Professor Marjorie Garber
Professor Marjorie Garber

Marjorie Garber

" Teaching a course is a matter of trying to find out where students’ interests are and presenting the material so that it catches fire for them," says Marjorie Garber. "That’s the thrill of it and the risk of it."
By Marella A. Gayla

Over the course of her four-decade career, Marjorie Garber has written about a lot of things, including real estate, dogs, and bisexuality. She’s best known, though, for studying Shakespeare, a subject she’s taught in Harvard’s English department since the early 1980s. Once called “one of the most powerful women in the academic world” in the New York Times, Garber has put on plays in the streets of Philadelphia, chaired the Department of Visual and Environmental Studies, and published 18 books. She is fascinated by the history and future of reading and revels in watching texts take on new valences “every decade, every semester.” When she’s not reading the Bard, Garber loves to sit down with a good detective novel. Editor’s note: This interview has been edited for length and clarity.

FM: You recently published a book on the future of reading. In the time that you’ve been teaching, have you noticed any trends or differences in the ways your students engage with literature?

MG: By and large, it seems that Harvard gets wonderful students. I’ve found that students are incredibly responsive to literature: I’ve taught Renaissance literature; I’ve taught a lot of Shakespeare. I’ve found that pretty much students are consistent in their interest. Teaching a course is a matter of trying to find out where students’ interests are and presenting the material so that it catches fire for them. That’s the thrill of it and the risk of it.

FM: What’s the trick to getting it to catch fire?

MG: Listening. You can hear when students are listening; you can hear when you’ve lost their attention. I like the liveness of teaching; I like the fact that it’s every day something new. Every time I read a text, whether it’s a novel or a play or a piece of criticism, it comes alive for me in a different way.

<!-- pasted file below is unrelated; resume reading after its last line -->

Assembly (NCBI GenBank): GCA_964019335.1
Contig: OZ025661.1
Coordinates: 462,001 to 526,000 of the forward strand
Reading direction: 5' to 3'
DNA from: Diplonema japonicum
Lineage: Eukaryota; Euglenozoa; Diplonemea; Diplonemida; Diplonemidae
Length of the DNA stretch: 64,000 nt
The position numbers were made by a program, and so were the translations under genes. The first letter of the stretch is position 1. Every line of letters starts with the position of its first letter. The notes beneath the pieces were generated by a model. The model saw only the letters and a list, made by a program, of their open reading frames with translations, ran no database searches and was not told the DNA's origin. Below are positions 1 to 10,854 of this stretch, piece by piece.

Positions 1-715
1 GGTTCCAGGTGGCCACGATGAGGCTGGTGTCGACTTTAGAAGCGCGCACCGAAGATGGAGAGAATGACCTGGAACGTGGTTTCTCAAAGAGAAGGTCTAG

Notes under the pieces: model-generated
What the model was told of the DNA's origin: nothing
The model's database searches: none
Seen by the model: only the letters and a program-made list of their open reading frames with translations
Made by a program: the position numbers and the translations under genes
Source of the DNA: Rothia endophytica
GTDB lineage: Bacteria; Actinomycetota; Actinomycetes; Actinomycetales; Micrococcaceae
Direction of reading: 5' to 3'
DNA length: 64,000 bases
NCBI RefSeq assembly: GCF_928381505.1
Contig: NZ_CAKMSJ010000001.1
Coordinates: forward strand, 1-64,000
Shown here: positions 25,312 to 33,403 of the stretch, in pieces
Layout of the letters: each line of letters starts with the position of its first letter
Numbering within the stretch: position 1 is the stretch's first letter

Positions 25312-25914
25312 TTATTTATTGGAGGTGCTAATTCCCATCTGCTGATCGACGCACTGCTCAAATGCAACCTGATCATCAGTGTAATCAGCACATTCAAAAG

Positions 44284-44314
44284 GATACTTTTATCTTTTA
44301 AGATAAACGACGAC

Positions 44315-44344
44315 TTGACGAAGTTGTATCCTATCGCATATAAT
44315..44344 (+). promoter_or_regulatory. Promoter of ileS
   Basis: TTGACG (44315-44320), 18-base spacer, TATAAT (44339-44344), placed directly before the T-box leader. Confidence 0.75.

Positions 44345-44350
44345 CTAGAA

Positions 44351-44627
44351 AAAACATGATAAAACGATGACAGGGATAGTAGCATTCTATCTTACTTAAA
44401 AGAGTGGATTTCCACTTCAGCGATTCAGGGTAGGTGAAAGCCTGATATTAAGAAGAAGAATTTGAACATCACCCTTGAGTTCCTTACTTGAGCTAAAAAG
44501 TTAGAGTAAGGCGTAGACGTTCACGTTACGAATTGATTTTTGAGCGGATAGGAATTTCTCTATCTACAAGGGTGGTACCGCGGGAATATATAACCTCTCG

FM: Do you have a dream course you’ve never gotten to teach but always wanted to?

MG: I’m close to that with the Bloomsbury Group. When I was in college I was actually a modernist, and I read Shakespeare as a modernist.

I really think it’s the best job in the world to teach Shakespeare. And to teach at Harvard is extraordinary. But I’ve always wanted to go back to the early 20th century, and the turn of the century, and now I’m having a chance to do that.

Houghton has fabulous things. The theater collection has fabulous things. They have the papers, for example, of Edward Gordon Craig, who is a great theatre designer and actor. Someday I’d like to teach a course on Craig and theater design. I’m interested in theatre as a practical activity as well as a literary activity.

FM: What makes teaching Shakespeare the best job in the world?

MG: Every age invents its own Shakespeare. Every decade, every semester, the plays change. A play has three time periods: the time in which it’s written, the time in which it’s set, and the time in which it’s performed. For me, it’s an endless pleasure.

I taught a course and wrote a book called “Shakespeare and Modern Culture,” about a series of plays and the concepts they gave us that we have been using ever since. “Romeo and Juliet” and youth, for example—the notion of youth actually is a fairly new notion. I looked at a 10 plays and how they were being talked about today in the newspaper, how they’ve been turned into other arts like ballet, how Shakespeare lived on in adaptations.

FM: What makes a good Shakespeare adaptation? I think it’s easy to just take the play and put it in a different setting.

MG: Well, that’s the first step. And it’s a step that has become more common. But there has to be a point of that juxtaposition. You’re comparing two time periods, the technologies of two time periods. Michael Almereyda made a wonderful film of “Hamlet”—with Ethan Hawke as Hamlet—and he was an indie film director. He would stop and start and stop and start his images, and “to be or not to be” was played with that. And this wouldn’t work if “Hamlet” the play weren’t also about modes of failed communication, letters that don’t get where they’re supposed to be getting or letters that get written. The filmmaker understood something about the subtext of the play and worked with it.

FM: In the past, you’ve talked about the divide between the “high-brow” and the “low-brow” not being a productive or helpful way of thinking about cultural objects.

MG: Shakespeare was a popular playwright from the beginning until maybe the beginning of the 20th century. Thomas Bodley set up the Bodleian Library at Oxford and he said, “There are to be no play scripts in my library. They are baggage books, they are riff raff.” It was the equivalent of pulp fiction. Shakespeare was performed in America in the 19th century by traveling troupes of people, and there was not a hush when the curtain went up. It was not the opera. It was like a sporting event, it was open air, they were shouting for programs, there were people selling oranges. We very often mistake the high and the low.

When I first came to Harvard, seniors in the English department could not write their theses on living authors because—I think—you didn’t know how they would be valued by posterity. That seems so incredible now. The idea that somehow a literary career was a closed artifact before it could be something you could study is a very different notion from understanding that we live in language, that poetry and art and images are all around us. The humanities are humanity. It’s not a specialized study, it’s where we are.

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